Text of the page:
• common forms of occupational contact dermatitis
  • preventative self care routines
  • state or territory and local health regulations relating to dealing with infectious disorders of the hair and scalp
  • review of portfolios of evidence and third-party reports of on-the-job performance.

Guidance information for assessment 

A unit of competency describes an individual skill but people rarely perform one skill at a time. Many skills are combined on a day-to-day basis in the workplace as part of work processes. This does not mean that each skill described by a unit of competency is prerequisite to another they are related skills.

Holistic assessment with other units relevant to the industry sector, workplace and job role, is recommended for example:

  • SIHHIND201A Maintain and organise tools, equipment and work areas
  • SIHHCLS201A Apply hair colour products
  • SIHHCLS302A Colour and lighten hair

Range Statement

The range statement relates to the unit of competency as a whole. It allows for different work environments and situations that may affect performance. Bold italicised wording, if used in the performance criteria, is detailed below. Essential operating conditions that may be present with training and assessment (depending on the work situation, needs of the candidate, accessibility of the item, and local industry and regional contexts) may also be included.

Symptoms  may include:

  • condition of the skin, including:
  • dry
  • flaking
  • split and cracked
  • itchy
  • blisters and welts on the skin
  • swelling of fingers, hands, wrists
  • runny nose, sneezing and asthma.

Causes  may include:

  • irritants, including:
  • frequent and ongoing exposure to water
  • shampoos and styling products
  • soaps and detergents
  • heat
  • hydrogen peroxide
  • chemical curling and straightening products
  • allergy to particular products, including:
  • hair dyes
  • chemical curling and straightening products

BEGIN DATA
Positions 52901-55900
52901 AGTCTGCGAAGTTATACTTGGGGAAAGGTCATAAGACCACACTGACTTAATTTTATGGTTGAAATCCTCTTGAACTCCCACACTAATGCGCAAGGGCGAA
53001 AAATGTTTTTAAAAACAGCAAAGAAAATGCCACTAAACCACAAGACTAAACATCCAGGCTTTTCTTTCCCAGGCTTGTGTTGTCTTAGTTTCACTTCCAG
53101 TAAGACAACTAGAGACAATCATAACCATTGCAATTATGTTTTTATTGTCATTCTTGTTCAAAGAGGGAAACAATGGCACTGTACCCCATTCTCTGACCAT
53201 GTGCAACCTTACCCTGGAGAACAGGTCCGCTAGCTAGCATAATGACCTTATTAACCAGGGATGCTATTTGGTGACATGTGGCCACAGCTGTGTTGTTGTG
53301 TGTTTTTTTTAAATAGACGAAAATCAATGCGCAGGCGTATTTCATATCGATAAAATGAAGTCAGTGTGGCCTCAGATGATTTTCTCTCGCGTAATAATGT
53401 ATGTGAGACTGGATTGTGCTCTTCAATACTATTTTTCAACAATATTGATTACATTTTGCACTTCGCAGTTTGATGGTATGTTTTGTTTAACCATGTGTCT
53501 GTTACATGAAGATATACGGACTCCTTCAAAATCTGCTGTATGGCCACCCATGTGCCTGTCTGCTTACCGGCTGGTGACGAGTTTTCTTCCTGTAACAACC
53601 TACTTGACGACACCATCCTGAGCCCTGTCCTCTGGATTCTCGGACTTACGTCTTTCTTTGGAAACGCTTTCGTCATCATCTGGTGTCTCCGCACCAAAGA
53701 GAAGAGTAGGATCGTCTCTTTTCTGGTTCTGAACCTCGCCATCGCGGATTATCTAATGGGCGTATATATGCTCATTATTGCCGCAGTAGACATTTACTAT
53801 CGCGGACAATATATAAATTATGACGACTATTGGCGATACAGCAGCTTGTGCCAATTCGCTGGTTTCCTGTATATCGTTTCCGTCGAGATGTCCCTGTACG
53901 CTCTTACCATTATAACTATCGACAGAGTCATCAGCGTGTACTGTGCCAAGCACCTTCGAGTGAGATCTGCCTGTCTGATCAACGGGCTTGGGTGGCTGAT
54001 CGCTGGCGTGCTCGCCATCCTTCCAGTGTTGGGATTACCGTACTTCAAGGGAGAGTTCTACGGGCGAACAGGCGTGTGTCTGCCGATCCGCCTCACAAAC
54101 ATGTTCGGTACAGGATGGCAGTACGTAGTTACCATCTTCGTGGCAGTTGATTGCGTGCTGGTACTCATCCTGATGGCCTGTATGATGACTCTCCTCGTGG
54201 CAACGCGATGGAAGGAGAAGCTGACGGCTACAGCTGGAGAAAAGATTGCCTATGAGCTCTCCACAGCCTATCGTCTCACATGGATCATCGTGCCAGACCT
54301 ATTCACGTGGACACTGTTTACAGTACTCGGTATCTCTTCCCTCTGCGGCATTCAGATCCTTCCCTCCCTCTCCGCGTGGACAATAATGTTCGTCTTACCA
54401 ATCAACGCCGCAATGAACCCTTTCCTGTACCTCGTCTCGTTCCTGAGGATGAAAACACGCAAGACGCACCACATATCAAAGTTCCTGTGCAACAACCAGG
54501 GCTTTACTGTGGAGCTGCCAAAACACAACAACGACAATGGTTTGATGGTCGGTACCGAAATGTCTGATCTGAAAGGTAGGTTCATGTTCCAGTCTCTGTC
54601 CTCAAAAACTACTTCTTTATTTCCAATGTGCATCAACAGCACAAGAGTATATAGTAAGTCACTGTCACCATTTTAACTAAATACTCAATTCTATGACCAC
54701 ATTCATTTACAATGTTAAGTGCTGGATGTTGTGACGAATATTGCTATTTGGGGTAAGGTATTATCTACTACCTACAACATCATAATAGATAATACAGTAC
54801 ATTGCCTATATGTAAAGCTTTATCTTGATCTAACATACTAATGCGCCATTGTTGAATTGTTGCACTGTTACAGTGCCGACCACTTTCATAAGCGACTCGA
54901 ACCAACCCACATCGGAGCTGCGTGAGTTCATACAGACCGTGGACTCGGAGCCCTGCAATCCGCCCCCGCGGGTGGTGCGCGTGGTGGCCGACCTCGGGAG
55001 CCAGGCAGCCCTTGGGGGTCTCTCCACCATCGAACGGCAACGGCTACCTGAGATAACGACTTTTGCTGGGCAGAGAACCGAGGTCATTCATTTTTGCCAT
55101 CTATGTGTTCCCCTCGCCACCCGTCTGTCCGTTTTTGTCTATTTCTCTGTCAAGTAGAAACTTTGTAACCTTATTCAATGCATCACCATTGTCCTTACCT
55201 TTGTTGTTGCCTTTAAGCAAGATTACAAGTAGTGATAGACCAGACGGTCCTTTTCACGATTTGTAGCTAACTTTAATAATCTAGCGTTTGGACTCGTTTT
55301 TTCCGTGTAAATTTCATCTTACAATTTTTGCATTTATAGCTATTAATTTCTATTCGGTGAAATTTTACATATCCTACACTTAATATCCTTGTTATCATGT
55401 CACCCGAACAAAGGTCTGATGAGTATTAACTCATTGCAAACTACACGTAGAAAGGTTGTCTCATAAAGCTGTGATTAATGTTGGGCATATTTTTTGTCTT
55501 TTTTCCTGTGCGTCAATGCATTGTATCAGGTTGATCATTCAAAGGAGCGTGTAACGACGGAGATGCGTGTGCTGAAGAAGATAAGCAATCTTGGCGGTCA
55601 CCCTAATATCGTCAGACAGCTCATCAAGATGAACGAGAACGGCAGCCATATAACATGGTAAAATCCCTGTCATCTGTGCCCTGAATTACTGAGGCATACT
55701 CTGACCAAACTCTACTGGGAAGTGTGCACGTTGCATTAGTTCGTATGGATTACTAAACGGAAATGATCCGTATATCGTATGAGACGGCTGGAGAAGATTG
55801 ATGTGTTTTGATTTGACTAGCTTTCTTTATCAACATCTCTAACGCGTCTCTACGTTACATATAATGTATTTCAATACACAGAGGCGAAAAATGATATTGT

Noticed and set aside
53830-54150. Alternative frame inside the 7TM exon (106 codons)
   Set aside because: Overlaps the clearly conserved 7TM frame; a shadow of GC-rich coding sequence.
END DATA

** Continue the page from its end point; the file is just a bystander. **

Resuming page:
• bleach products
  • latex in natural rubber, such as that found in cheap, powdered, disposable latex gloves.

Common forms of occupational contact dermatitis  may include:

  • irritant contact dermatitis
  • allergic contact dermatitis
  • contact urticaria.

Preventative self care routines  may include:

  • using skin moisturisers:
  • regularly during the working day
  • at the end of the working day
  • before bed
  • wearing gloves that are:
  • specifically designed for hairdressers use
  • powder free, high quality latex
  • developing the habit of wearing gloves
  • throwing away disposable gloves after each use
  • wearing re-usable rubber gloves when cleaning in the salon
  • keeping the contaminated surface of re-usable rubber gloves on the outside
  • not wearing rings while working with moisture and chemicals.

Hairdressing chemical services  may include:

  • curling, volumising and straightening products including:
  • solutions
  • neutralisers
  • hair colouring products
  • hair lightening products.

Salon procedures  may include:

  • cash handling
  • emergency, fire and accident procedures
  • evacuation involving staff or customers
  • handling dangerous goods
  • hazard identification, for example, e.g. workplace inspections
  • issue resolution procedures
  • manual handling
  • personal safety procedures
  • procedures for the use of personal protective clothing and equipment
  • reporting incidents and accidents in the workplace
  • salon security
  • stress management
  • waste disposal.

Unsafe working practices  may deal with but are not restricted to:

  • sharp cutting tools and instruments
  • electricity and water
  • damaged packing material or containers
  • toxic substances
  • inflammable materials and fire hazards
  • lifting practices
  • spillages, waste and debris
  • ladders
  • trolleys
  • broken or damaged equipment
  • glue guns
  • stress.

Checking plant and equipment  may include:

  • guarding of machinery
  • sharp cutting tools and instruments
  • broken or damaged equipment
  • damaged packing material or containers.

Salon policy and procedures  related to OHS may include:

  • federal, state or territory and local OHS legislation
  • basic safety procedures
  • emergency procedures
  • safe manual handling and lifting
  • dangerous goods
  • customers and staff
  • equipment and tools
  • premises
  • stock.

Safe manual handling  practices may include:

  • lifting or shifting practices
  • use of equipment such as ladders and trolleys
  • job procedures.

Designated personnel  may include:

  • safety representative
  • supervisor
  • team leader
  • manager.

Consultative processes  may include:

  • minutes from staff meetings, OHS meetings
  • identification of health and safety representatives
  • suggestions from staff for improving tasks and procedures.

Emergency procedures  may relate to:

  • sickness
  • accidents
  • fire
  • storms and cyclones
  • salon evacuation
  • armed hold-up.

Unit Sector(s)

Hairdressing

Competency Field

Occupational Health and Safety